Thaler v Comptroller-General: Part 1 - AI systems cannot be an inventor under the Patents Act

By Toby Bond

10-2020

The specification and claims of Dr Thaler's UK patent applications read very much like any other patent applications. The first suggestion that something is unusual comes on the front page of the published applications. Dr Thaler is mentioned as the applicant but the inventor is listed as "Not Yet Decided". This is not because Dr Thaler is unsure of the identity of the inventor; he is certain that the inventions were devised by an artificially intelligent system he created known as "DABUS".

But if this is true, how does it fit with the existing patent system? Can a patent be granted for an invention with an AI inventor, and who should be entitled to the grant of such a patent?

The English courts have provided their answer to these questions in the form of a decision by Mr Justice Marcus Smith regarding Dr Thaler's appeal from the rejection of his UK applications by the UKIPO. The Court's decision to refuse the appeal (and thereby uphold the UKIPO's decision to reject the applications) was not unexpected. Extending the definition of "inventor" under the Patents Act to non-humans would have involved a significant departure from conventional views on the entities which are able to engage in the process of thought (although denying that non-humans can engage in thought is very much a modern exception to the historical norm when the full sweep of human history is taken into account). However, notwithstanding the result, the decision in Stephen L Thaler v The Comptroller-General of Patents, Designs And Trade Marks [2020] EWHC 2412 (Pat) provides a comprehensive analysis of the concept of inventorship and ownership of the right to apply for a patent in the UK, and how those concepts apply AI systems. The Thaler decision is therefore essential reading for those who use AI in the process of innovation. Part 1 of this article recaps the story so far and summarises the Court's decision. Part 2 explores two questions left unanswered by the Thaler decision and looks ahead to how the law may evolve in future.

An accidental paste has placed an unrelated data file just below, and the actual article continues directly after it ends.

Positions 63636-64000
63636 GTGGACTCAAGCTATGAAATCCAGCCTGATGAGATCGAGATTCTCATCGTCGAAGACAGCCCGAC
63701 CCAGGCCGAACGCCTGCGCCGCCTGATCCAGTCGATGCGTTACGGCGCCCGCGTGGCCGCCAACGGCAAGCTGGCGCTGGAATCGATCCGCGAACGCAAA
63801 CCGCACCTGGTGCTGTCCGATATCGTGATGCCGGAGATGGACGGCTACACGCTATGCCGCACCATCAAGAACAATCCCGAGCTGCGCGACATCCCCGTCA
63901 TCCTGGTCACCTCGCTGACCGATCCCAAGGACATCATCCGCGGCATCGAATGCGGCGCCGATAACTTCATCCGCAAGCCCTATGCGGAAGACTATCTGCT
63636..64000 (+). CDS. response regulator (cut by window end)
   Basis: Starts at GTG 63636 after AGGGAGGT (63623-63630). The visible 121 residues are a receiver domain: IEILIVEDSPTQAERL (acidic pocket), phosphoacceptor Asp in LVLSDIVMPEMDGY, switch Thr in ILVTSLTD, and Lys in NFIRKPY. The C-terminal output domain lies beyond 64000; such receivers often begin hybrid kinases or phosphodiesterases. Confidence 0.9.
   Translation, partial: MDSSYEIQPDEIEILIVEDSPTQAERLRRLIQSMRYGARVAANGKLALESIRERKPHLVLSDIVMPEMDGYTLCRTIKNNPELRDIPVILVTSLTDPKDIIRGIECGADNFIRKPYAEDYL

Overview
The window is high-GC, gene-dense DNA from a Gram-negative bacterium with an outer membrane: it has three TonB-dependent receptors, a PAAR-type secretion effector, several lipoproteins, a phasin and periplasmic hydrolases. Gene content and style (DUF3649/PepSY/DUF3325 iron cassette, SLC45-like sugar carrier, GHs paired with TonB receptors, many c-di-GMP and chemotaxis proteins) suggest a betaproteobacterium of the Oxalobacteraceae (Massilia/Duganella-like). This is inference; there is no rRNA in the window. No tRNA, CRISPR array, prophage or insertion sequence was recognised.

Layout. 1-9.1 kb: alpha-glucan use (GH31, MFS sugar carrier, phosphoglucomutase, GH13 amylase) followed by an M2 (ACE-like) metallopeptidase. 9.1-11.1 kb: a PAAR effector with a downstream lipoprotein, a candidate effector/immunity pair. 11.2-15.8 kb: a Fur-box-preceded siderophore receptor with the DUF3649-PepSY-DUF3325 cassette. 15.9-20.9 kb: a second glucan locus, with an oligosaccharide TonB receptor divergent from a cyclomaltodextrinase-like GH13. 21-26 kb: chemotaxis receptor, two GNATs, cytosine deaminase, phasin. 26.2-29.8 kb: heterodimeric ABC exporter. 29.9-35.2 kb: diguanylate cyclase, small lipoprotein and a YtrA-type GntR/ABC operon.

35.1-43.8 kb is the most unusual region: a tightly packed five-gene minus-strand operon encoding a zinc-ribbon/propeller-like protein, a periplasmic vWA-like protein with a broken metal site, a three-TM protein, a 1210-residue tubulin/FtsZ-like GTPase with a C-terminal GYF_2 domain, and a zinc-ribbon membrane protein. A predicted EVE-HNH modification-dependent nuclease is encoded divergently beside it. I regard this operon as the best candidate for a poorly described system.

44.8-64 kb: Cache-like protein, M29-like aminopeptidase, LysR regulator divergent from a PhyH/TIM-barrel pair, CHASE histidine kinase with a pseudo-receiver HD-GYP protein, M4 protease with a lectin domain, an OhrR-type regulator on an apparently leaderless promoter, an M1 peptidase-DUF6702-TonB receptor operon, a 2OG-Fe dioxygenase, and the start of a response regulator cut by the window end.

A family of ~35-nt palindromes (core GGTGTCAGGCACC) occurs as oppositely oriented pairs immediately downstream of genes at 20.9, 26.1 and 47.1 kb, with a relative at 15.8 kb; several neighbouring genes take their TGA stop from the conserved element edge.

30 Second Summary: What did the Court say?

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